No matter how chaotic my lifestyle had become, I maintained a journal of some sort. I always found journaling a way to maintain a semblance of sanity. Or a way to help me remember how insane life had become.
I used my journal to stay connected to myself. Granted, I can’t read many of the entries cause my handwriting suffers from the heroin nod, but I still let the words flow out of me, and this kept me grounded.
After a relapse, I started taking my recovery seriously. I made it a point to record my feelings, plans, objectives, and review my progress in a journal daily. Eventually, I added an exercise to express gratitude in my journaling sessions.
Here are three practical reasons why a gratitude journal is so powerful to your recovery:
1 – Your gratitude journal shows you insight about your life in recovery
A gratitude journal will help you answer questions about yourself and your recovery. Taking time to record your daily progress helps you to see patterns in your thinking and behaviors. Your journal provides insight. It will help you
• Realize who you are,
• Facts about your life addiction have hidden for many years,
• Revisit the similar behaviors you wish to change that you display again and again.
In short, keeping a journal allows you to be honest and open with yourself about yourself.
A few weeks ago, I set out to see my personal pastor. It had been months since I visited. When I got to the church, I found out that he would be in Rwanda for six months. I was angry at myself for putting my shit first. Losing contact with the people I claim to care about is easy for me. It is a problem and it needs to stop. As I was walking back to the 1 train, tail between my legs, I felt super sleazy, low, and angry. I realized I had to something about this recurring theme in my life.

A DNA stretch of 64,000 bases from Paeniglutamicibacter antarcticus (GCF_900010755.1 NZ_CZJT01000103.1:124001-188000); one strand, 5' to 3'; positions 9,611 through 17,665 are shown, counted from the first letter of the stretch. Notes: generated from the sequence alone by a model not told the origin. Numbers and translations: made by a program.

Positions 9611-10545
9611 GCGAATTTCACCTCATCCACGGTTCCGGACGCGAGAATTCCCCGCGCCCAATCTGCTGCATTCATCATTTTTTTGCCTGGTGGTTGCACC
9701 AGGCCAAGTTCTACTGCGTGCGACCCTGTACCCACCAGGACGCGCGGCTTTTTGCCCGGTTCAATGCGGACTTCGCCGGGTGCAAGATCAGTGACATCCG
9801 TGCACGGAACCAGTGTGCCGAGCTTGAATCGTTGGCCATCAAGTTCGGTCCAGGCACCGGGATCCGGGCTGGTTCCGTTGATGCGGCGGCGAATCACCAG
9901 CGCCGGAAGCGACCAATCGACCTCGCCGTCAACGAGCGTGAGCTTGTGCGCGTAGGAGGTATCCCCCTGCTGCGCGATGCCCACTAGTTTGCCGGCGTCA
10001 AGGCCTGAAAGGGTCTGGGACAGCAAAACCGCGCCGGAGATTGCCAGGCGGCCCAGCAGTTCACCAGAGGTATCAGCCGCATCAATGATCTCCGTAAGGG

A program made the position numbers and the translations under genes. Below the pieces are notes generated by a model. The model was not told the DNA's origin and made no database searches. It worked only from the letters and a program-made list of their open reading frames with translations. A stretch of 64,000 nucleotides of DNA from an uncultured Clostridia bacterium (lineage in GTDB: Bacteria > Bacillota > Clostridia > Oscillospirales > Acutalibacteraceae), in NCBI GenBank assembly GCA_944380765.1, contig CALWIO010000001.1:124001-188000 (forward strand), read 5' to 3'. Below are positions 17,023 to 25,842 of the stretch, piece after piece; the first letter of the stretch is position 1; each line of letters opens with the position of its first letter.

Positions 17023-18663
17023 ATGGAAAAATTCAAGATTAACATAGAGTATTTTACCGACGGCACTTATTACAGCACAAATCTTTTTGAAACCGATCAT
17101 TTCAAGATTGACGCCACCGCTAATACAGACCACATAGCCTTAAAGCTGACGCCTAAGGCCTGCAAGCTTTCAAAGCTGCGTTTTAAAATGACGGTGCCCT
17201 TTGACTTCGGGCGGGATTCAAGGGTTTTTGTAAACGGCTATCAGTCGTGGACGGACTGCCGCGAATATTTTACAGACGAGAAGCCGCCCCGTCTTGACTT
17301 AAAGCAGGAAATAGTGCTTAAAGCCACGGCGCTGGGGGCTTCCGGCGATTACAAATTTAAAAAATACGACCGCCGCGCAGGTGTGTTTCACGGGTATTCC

Later that evening, I made time to write in my journal about how I take relationships with friends, peers, and mentors for granted.
Once I got the hardcore self-loathing out of my system, my perspective changed. I started to examine other positive changes that surfaced during my visit to Lower Manhattan Community Church. Years ago, I would have blamed Ryan, blamed my addiction and the past, and never assume responsibility. Today, I am thankful for my accountability. I openly admitted while speaking with others at LMCC.
There is hope for Johnny.
While journaling, it became evident I didn’t blame Ryan, my freelancing job, or Eddie (my husband). Nor did I create an arbitrary alignment between Jupiter and Saturn for my taking my friendship with Ryan for granted. Instead, I looked at my failure head-on. When I met Ryan, I was homeless with 2 years sober and always teetering on the edge of relapse. Since meeting him, much has changed in my life, and I now have a system for recovery.